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Can you buy insurance to mitigate the risk against a loss of investment when purchasing securities?

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sipc.org may be worth noting for some situations. –  JB King Jun 6 at 23:46

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Yes, you can insure against the fall in price of stock by purchasing a put option. You pay for a put and if the price of the share falls below the "strike price" of the put, then you can exercise the put. On exercise, the person who sold you the put contract agrees to buy the stock for the strike price, even though that strike price is higher than the market price. You can adjust the level of insurance by buying put options at higher or lower prices, or buying fewer put options than shares you own (leaving some shares uninsured).

Alternatively, you can minimize your risk exposure by investing in an index or other fund, which gives you partial ownership in a large number of shares. That means on any given day, lots of shares do worse and lots of shares do better. You can reduce the need for insurance by purchasing a lower-risk, lower-growth financial product.

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Put options are basically this. Buying a put option gives you the right but not the obligation to sell the underlying security at a certain date for a fixed price, no matter its current market value at that time.

However, markets are largely effective, and the price of put options is such that if you bought them to cover you the whole time, you would on average pay more than you'd gain from the underlying security.

There is no such thing as a risk-free investment.

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Of course, anytime you buy insurance you are expecting to lose money over time, on average. You are giving up expected value for a reduction of risk. –  Muhd Jun 6 at 22:54
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@Muhd: the point is that the expected value which you give up is the only reason you're doing the investment in the first place. –  Michael Borgwardt Jun 6 at 23:10
    
Note that this is arguably the only reasonably-safe use for options, and even so should be used with care. (Trying to gamble directly in options is a good way to go broke fast.) –  keshlam Jun 7 at 6:08
    
"There is no such thing as a risk-free investment" - see for example en.wikipedia.org/wiki/Long-Term_Capital_Management, a company that implemented an almost risk-free investment strategy. –  Steve Jessop Jun 7 at 9:42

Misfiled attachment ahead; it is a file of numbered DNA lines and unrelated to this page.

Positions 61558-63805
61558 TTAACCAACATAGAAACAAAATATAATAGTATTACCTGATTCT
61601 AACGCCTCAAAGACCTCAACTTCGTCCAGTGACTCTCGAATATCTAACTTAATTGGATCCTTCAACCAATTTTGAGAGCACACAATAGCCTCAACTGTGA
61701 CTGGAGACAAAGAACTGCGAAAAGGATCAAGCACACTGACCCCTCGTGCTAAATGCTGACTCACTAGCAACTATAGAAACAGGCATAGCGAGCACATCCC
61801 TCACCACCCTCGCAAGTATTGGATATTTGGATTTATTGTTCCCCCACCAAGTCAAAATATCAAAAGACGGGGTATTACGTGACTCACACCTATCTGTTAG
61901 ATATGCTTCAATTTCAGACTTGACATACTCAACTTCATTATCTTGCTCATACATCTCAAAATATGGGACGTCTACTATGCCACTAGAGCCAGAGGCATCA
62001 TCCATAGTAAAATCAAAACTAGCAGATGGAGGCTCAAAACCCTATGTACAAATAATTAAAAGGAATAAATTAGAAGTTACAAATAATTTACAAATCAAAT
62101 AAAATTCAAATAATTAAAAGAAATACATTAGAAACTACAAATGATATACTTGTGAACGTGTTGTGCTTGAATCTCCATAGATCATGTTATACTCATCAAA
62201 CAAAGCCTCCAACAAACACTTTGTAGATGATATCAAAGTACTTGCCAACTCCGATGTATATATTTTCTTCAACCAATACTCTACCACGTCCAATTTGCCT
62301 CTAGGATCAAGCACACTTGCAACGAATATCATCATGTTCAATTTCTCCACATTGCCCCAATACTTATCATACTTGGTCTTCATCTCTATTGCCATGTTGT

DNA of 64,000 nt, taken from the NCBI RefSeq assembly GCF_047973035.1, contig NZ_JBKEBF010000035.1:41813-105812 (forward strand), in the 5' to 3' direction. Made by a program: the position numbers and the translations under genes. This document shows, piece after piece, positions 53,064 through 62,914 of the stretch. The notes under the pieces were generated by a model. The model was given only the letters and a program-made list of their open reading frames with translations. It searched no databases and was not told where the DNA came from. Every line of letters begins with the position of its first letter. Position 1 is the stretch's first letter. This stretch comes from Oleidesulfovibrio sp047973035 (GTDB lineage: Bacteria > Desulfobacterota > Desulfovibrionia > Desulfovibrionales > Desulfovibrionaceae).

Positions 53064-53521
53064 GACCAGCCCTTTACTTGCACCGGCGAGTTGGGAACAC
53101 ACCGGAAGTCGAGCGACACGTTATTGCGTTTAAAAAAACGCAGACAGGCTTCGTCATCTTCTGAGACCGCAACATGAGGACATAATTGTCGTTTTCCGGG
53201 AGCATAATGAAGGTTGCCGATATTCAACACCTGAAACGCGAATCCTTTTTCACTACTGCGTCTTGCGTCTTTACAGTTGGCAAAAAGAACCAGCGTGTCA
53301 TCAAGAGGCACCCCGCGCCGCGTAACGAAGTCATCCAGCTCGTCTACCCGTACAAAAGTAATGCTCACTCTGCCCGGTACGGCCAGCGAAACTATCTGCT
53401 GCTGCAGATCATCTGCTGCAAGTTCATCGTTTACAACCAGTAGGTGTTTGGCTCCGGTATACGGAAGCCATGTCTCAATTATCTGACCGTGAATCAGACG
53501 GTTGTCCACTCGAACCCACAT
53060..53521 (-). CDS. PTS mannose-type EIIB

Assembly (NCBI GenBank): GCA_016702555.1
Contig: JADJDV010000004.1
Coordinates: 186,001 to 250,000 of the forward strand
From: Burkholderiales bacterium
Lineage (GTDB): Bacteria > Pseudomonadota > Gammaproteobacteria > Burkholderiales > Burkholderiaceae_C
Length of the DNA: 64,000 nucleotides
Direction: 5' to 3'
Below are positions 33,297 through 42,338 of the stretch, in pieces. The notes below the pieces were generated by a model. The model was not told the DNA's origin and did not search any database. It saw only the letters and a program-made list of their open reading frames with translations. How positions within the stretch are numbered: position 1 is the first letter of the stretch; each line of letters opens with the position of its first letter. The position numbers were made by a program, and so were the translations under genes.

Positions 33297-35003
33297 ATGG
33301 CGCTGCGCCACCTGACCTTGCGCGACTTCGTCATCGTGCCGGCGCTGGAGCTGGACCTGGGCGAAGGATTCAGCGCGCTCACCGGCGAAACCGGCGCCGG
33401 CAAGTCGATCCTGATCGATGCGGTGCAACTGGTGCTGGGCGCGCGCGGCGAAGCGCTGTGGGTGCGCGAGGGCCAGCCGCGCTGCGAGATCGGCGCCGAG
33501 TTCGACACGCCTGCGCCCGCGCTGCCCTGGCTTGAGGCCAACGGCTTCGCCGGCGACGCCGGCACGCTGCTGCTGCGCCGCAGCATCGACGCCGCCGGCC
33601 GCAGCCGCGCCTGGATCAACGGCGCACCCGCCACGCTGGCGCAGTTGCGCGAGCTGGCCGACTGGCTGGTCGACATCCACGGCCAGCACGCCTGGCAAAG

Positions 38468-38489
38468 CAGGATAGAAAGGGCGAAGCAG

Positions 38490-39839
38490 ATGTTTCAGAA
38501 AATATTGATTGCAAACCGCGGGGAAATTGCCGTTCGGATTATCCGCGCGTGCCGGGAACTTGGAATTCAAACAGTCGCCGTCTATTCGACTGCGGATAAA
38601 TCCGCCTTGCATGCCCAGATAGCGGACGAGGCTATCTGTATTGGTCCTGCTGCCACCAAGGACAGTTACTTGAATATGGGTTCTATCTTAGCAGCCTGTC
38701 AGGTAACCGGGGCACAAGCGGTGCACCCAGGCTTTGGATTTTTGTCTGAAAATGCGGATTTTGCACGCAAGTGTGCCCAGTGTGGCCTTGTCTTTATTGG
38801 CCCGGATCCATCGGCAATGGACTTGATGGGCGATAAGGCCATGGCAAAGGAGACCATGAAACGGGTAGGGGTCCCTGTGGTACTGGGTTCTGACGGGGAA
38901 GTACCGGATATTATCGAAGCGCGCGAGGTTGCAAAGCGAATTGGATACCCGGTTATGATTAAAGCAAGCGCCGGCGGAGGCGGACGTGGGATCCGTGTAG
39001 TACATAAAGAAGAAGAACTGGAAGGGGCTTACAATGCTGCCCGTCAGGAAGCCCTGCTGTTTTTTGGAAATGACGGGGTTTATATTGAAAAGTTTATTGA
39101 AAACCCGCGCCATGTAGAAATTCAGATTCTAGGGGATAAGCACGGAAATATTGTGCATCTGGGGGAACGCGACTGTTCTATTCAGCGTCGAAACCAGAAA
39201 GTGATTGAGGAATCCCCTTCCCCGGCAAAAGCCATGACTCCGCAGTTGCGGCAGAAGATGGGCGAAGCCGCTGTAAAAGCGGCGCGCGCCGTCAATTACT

To extend the insurance analogy to put options: insurance with larger deductibles (e.g. car insurance, or catastrophic health care coverage) costs less; likewise put options with which are very far out of the money are cheaper (but don't protect you from small losses). –  fennec Jun 10 at 3:46

First off, the jargon you are looking for is a hedge. A hedge is "an investment position intended to offset potential losses/gains that may be incurred by a companion investment" (http://en.wikipedia.org/wiki/Hedge_(finance))

The other answers which point out that put options are frequently used as a hedge are correct. However there are other hedging instruments used by financial professionals to mitigate risk.

For example, suppose you would really prefer that Foo Corporation not go bankrupt -- perhaps because they own you money (because you're a bondholder) or perhaps because you own them (because you're a stockholder), or maybe you have some other reason for wanting Foo Corp to do well. To mitigate the risk of loss due to bankruptcy of Foo Corp you can buy a Credit Default Swap (http://en.wikipedia.org/wiki/Credit_default_swap). A CDS is essentially a bet that pays off if Foo Corp goes bankrupt, just as insurance on your house is a bet that pays off if your house burns down.

Finally, don't ever forget that all insurance is not just a bet that the bad thing you're insuring against is going to happen, it is also a bet that the insurer is going to pay you if that happens. If the insurer goes bankrupt at the same time as the thing you are insuring goes bad, you're potentially in big trouble.

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... and the reason people often neglect the risk of the insurer going bankrupt, is that if big insurance underwriters go bankrupt then everyone is in trouble regardless of what they're invested in, and the government will want to bail them out. Failing that the best investments may be canned food and medical supplies ;-) –  Steve Jessop Jun 7 at 9:50
    
@SteveJessop - Which is itself a bet! :) You're betting that the canned food is going to be helpful in the future and not a deadweight cost (due to the non-occurrence of TEOTWAWKI). –  NL7 Jun 9 at 22:13

Not that I am aware. If you are trying to mitigate losses from stock purchases, you may want to consider stock mutual funds.

This is why single stocks can be extremely risky.

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